Over the last few weeks, we have reported about billions being pulled from ESG funds, hedge funds losing ESG ratings, and companies and banks scrambling to cover up their ESG appeal in pitch decks, all after "woke" ESG name Silicon Valley Bank went under, forcing the market to focus a bit more on things that matter (i.e. solvency, cash generation) instead of the unicorn and rainbow ESG fairy tale it has been obsessed with over the last 5 years.
But, the more things change, the more they stay the same.
Bloomberg reported this week that with ESG out of favor for all of about five minutes, there's already a new "buzzword" on the street that we're certain will drum up the same interest in "green" names: biodiversity.
The term has helped some fund managers expand their asset base by 15% in two months, the report says. This comes after a "150% surge in the number of funds offering such strategies last year", it continues. While the $2.9 billion in combined assets for the buzzword pales in comparison to ESG, it feels like it could just be the beginning of more herd mentality virtue signaling FOMO like we saw in ESG.
Ingrid Kukuljan, head of impact and sustainable investing and international lead portfolio manager at Federated Hermes, cemented those thoughts, telling Bloomberg: “The move in biodiversity that we have seen is 10 times the speed of what we have seen with carbon. And rightly so, because this is the biggest systemic threat that we face.”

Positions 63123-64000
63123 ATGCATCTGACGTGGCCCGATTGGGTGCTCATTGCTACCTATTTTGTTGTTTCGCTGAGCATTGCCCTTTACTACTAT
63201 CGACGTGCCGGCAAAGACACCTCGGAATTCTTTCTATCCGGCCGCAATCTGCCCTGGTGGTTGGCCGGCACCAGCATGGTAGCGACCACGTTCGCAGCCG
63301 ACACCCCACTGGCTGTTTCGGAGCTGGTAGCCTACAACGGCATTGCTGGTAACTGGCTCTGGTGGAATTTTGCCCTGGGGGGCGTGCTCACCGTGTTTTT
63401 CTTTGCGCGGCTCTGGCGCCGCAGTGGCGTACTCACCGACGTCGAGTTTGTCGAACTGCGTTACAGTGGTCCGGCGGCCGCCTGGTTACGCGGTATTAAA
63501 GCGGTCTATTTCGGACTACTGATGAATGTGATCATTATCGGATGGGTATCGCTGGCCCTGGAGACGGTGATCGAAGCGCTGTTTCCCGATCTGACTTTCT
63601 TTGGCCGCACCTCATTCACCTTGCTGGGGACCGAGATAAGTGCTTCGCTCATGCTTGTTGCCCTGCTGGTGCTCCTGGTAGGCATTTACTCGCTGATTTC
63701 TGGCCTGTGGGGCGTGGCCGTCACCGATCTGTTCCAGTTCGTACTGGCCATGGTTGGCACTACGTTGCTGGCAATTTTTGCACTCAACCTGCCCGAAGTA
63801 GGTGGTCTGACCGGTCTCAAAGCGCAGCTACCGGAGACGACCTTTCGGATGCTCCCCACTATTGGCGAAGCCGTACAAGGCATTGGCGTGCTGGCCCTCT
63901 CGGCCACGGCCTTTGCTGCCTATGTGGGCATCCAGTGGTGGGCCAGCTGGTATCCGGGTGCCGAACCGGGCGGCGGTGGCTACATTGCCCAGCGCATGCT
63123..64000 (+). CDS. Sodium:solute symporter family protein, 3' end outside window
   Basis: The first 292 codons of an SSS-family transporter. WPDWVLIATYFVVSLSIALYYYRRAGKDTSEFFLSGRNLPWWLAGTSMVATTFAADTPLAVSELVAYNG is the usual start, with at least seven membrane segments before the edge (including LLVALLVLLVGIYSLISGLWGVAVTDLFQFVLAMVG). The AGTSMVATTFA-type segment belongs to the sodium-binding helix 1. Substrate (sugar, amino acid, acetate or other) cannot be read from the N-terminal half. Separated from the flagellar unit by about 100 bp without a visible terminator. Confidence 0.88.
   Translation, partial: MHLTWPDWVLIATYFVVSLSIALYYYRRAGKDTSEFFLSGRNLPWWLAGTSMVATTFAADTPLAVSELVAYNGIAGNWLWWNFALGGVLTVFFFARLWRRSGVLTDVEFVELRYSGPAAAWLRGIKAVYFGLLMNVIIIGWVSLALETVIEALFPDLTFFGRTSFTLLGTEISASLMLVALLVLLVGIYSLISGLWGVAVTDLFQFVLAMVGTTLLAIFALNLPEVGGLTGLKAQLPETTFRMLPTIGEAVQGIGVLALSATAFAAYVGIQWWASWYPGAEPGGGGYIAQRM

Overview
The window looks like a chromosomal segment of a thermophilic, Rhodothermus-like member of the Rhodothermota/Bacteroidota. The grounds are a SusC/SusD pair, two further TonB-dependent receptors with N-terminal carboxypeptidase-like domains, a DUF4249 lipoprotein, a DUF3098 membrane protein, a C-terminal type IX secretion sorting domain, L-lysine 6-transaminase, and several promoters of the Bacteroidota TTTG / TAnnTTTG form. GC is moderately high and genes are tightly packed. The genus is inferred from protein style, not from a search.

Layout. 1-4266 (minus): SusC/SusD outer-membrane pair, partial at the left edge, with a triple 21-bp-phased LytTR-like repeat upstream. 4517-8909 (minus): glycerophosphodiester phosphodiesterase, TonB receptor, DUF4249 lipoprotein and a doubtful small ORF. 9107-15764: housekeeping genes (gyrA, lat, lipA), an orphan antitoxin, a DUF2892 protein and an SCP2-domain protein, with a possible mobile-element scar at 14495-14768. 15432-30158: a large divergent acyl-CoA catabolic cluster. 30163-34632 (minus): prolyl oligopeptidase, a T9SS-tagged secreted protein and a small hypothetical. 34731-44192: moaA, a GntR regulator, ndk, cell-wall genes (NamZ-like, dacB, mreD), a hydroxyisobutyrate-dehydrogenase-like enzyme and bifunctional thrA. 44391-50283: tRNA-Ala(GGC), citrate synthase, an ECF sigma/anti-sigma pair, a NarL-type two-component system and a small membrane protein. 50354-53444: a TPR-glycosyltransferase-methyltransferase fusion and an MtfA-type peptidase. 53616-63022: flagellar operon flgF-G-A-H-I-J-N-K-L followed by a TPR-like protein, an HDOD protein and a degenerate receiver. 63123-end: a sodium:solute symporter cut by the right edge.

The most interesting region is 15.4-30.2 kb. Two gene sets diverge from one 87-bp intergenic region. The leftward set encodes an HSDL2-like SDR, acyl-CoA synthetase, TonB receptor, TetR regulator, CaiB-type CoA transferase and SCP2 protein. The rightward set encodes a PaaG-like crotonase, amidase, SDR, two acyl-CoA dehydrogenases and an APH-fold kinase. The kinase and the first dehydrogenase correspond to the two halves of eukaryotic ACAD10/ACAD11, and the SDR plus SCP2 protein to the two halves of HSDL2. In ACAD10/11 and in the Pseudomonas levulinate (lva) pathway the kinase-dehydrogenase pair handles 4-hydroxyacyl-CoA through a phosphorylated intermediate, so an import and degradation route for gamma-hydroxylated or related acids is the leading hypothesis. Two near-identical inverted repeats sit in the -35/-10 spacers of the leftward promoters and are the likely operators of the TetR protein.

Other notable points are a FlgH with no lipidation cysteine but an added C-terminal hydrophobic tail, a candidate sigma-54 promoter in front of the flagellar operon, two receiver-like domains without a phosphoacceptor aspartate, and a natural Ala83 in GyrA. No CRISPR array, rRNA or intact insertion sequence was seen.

Bloomberg points out the genesis of making biodiversity a key issue:
Since a landmark agreement was struck at the COP15 summit in December, the finance industry has been forced to pay attention to biodiversity. The Global Biodiversity Framework, signed by almost 200 nations, envisages a central role for banks, insurers and asset managers in reaching the stated goal of mobilizing at least $200 billion each year to protect the natural world.
But the report also notes that there's a lack of reliable biodiversity data, calling some of the calculations a "black box". Kind of like Silicon Valley Bank's balance sheet.
Wijnand Broer, program manager at the Partnership for Biodiversity Accounting Financials and partner at CREM, a Netherlands-based consultancy, concluded: “You see more and more data providers entering the market providing biodiversity data, but it’s not always clear what the underlying assumptions are.”
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